How to Play Tuba for Beginners

Beginners that wish to play the tuba will succeed if they follow a systematic practice routine and pay careful attention to their posture. The tuba is a large instrument and requires a substantial amount of air, but surprisingly enough, it doesn’t require as much air as the flute. Good breathe support and a properly formed embouchure, which is the method in which the muscles of the face contract, will improve your ability to play tuba well.

Step 1

Breathe correctly by taking air into your lungs and pushing it down into your diaphragm. The diaphragm is strong and will allow you to control the amount of air dispersed through the instrument.

Step 2

Form an embouchure by tensing your cheeks. Do not puff your cheeks out; puffing the cheeks prevents you from building muscle in your embouchure. If you have trouble with this, imagine you are sucking through a straw. This is the same tension used to play the tuba.

Step 3

Hold your mouthpiece to your lips. With your embouchure formed, breathe in deeply and attempt to buzz through the mouthpiece. If you keep your embouchure, this will happen naturally. Buzz for eight seconds, take a break and do this five more time.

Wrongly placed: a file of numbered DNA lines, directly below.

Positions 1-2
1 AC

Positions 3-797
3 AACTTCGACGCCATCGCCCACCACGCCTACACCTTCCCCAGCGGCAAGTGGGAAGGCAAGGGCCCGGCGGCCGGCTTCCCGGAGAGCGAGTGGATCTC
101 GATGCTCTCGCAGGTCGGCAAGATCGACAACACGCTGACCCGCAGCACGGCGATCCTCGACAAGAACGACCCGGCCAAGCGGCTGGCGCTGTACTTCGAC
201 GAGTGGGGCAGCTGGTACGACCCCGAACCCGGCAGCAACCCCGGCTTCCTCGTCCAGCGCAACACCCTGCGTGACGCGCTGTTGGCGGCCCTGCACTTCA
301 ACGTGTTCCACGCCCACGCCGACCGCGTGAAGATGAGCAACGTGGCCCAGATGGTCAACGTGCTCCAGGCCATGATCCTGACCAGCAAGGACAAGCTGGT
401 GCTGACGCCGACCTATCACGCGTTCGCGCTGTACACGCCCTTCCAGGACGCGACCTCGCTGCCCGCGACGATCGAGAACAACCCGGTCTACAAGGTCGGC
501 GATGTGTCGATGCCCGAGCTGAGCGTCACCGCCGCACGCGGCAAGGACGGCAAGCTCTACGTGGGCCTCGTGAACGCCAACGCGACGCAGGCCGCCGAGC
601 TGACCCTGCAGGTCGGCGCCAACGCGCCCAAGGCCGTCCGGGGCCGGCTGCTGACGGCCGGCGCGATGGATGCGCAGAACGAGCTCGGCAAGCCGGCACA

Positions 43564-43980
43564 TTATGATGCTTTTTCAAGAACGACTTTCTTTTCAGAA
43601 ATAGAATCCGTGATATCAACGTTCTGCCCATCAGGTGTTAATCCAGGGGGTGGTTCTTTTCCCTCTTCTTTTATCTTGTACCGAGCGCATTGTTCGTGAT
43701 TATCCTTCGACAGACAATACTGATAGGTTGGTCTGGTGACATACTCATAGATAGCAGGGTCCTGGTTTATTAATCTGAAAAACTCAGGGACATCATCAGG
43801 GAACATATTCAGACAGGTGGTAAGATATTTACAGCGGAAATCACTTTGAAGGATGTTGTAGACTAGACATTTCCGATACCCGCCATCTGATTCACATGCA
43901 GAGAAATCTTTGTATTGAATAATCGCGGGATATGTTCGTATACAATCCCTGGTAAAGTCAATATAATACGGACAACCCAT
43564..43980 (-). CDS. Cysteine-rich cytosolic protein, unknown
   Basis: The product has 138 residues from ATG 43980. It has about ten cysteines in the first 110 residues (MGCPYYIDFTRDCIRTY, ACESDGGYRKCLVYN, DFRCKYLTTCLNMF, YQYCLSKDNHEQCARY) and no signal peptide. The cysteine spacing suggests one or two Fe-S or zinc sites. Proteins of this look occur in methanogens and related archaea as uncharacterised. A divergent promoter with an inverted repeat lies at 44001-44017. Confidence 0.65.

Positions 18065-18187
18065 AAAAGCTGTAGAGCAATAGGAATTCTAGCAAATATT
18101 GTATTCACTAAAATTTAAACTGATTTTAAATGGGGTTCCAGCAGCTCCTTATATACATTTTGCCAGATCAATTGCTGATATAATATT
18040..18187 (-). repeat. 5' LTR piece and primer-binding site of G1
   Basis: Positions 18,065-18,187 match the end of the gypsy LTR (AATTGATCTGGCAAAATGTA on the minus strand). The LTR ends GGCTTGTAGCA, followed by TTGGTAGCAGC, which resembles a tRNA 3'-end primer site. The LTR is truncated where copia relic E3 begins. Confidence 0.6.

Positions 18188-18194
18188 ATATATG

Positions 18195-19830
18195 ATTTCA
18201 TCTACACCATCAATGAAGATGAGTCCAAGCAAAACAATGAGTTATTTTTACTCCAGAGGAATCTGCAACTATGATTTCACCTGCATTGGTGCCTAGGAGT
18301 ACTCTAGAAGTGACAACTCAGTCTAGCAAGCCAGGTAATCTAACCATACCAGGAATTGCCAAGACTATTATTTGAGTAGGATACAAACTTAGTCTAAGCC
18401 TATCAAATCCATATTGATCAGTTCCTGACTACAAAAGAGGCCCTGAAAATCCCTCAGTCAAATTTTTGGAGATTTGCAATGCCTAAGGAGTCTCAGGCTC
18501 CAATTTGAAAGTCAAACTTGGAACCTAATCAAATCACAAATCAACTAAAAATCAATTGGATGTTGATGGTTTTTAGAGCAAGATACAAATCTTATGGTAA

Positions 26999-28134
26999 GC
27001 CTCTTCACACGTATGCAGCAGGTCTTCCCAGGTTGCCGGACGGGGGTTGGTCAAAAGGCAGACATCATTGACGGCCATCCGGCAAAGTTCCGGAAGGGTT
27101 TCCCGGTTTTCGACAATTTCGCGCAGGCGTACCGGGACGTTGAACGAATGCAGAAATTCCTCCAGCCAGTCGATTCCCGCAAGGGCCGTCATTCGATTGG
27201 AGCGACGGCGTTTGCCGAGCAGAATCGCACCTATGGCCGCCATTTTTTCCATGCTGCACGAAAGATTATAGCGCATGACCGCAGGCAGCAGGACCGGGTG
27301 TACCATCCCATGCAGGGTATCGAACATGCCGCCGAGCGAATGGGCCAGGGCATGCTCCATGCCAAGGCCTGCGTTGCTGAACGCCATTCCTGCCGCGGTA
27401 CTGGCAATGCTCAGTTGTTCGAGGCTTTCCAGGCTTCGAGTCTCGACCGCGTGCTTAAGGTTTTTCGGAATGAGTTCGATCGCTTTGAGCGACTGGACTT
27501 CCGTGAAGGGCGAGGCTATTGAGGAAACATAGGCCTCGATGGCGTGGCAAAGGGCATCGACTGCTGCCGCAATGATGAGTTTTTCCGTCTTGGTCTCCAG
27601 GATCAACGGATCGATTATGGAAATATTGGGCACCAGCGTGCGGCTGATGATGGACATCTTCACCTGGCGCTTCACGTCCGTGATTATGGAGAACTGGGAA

Step 4

Place the mouthpiece into the instrument and attempt to get a sound from the instrument by buzzing into the mouthpiece. Do not sing into the mouthpiece; let the vibrations of your lips create the sound.

Step 5

Play a major scale by starting with all of the valves open, then use the following valve combinations: one and three, one and two, one, open, one and two, two, open and then work backward. Practice this several times until you can play it easily.

Step 6

Sustain long tones to help build the muscles in your embouchure and play effectively. Hold out a pitch on an open valve, then press down the middle valve, back to open, then press first valve. This series should be practiced everyday to build your strength,

Step 7

Practice tonguing exercises daily to improve your tonguing technique. Allow you tongue to rest on the bottom of your mouth. While playing, with the tip of your tongue, hit the place between the roof of your mouth and the teeth. Aim for this spot when tonguing. Practice tonguing by playing eight evenly spaced notes, separate each note with your tongue.


When you have learned the basics of creating sound, get a tuba method book such as "Practical Hints on Playing Tuba" by Donald Little. The exercises in a method book will teach you how to read notes, if you don't already know how to.


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